Despite its increased popularity among tourists, the Kora Gorge is still pristine.
Kora Gorge is currently the most visited gorge of the Dzungarian Alatau. It stretches for about 70 km (43 mi). The gorge's highest peak is 3919 m (12800 ft), it rises above the hollow of the Besonov Glacier. The Kora Gorge is deep throughout, in the lower reaches its depth reaches 700-800 m (2300-2600 ft) above sea level. It is narrow, the river occupies almost the entire bottom of the valley. In the middle reaches the gorge widens, its depth reaches 1000 m (3300 ft). In the highland part of the gorge, the depth reaches 1200 m (3900 ft).
Three km (2 mi) above the descent from the Kapalsky Pass, there is an unusual waterfall called “Weeping Rocks” or “The Wailing Wall”. Water at this waterfall either flows down the rocks in a thin layer or falls in large drops. Higher in the gorge on the right tributary of Burkhan-Bulak River there is Burkhan-Bulak Waterfall, the highest waterfall in Kazakhstan. In a picturesque meadow below the waterfall there is the largest separately lying stone in Kazakhstan. The stone that fell from the rocks has dimensions of about 15x20 m (50x65 ft) and a height of more than 7 m (23 ft). The stone is called "Holy Stone" At the confluence of the Kora and Tentekbulak rivers, there is a small, very picturesque lake framed by flowering glades. The lake is called "Silver Hoof".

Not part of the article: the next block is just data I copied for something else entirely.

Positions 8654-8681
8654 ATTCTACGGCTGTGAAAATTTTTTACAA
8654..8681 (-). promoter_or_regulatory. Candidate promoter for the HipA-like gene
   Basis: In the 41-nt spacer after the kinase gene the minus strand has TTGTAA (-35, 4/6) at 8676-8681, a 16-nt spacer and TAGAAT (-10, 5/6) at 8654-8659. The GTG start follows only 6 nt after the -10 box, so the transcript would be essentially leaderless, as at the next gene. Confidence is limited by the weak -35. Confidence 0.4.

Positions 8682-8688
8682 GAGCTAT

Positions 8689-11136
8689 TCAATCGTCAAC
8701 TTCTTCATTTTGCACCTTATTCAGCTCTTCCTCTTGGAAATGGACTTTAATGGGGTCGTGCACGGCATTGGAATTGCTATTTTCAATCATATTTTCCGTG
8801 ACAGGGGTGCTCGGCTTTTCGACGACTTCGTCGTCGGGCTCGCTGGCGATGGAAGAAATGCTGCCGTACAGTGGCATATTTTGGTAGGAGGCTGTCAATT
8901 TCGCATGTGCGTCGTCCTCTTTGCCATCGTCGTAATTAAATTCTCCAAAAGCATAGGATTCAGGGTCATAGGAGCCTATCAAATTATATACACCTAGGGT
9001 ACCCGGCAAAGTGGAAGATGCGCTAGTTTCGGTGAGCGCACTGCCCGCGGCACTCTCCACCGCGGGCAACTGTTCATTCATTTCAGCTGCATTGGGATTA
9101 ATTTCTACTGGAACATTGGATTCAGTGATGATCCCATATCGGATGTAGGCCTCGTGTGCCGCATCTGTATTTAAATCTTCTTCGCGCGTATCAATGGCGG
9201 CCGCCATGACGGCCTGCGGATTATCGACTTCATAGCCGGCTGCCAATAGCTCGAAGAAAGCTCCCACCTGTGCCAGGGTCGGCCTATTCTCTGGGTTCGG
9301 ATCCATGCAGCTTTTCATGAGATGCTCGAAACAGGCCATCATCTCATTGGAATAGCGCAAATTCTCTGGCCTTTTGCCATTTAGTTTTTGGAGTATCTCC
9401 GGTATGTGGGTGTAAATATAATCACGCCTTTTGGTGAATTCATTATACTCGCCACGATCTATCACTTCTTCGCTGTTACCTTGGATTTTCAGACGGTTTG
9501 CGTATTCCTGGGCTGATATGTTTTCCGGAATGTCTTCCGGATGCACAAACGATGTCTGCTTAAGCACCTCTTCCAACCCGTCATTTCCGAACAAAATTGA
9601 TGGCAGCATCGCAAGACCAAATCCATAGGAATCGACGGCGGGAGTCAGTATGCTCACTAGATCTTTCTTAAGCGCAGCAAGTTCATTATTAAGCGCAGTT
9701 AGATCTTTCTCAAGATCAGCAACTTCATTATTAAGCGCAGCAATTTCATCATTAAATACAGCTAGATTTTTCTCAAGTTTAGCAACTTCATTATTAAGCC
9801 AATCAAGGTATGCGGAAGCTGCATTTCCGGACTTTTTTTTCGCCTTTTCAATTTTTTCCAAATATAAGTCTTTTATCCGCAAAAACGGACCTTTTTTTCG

In the gorge you can observe a huge variety of flora and fauna. There are more than 3,000 species of plants, including edelweiss. The famous Sivers apple tree also grows here. The gorge is inhabited by the endemic of the Dzungarian Alatau - Central Asian salamander. It is an extremely rare species. There are also ermines, foxes, bears, wolves and snow leopards.
Despite being popular among tourists, the Kora Gorge is still pristine, you can hardly find scattered rubbish and bonfires left after Sunday picnics here.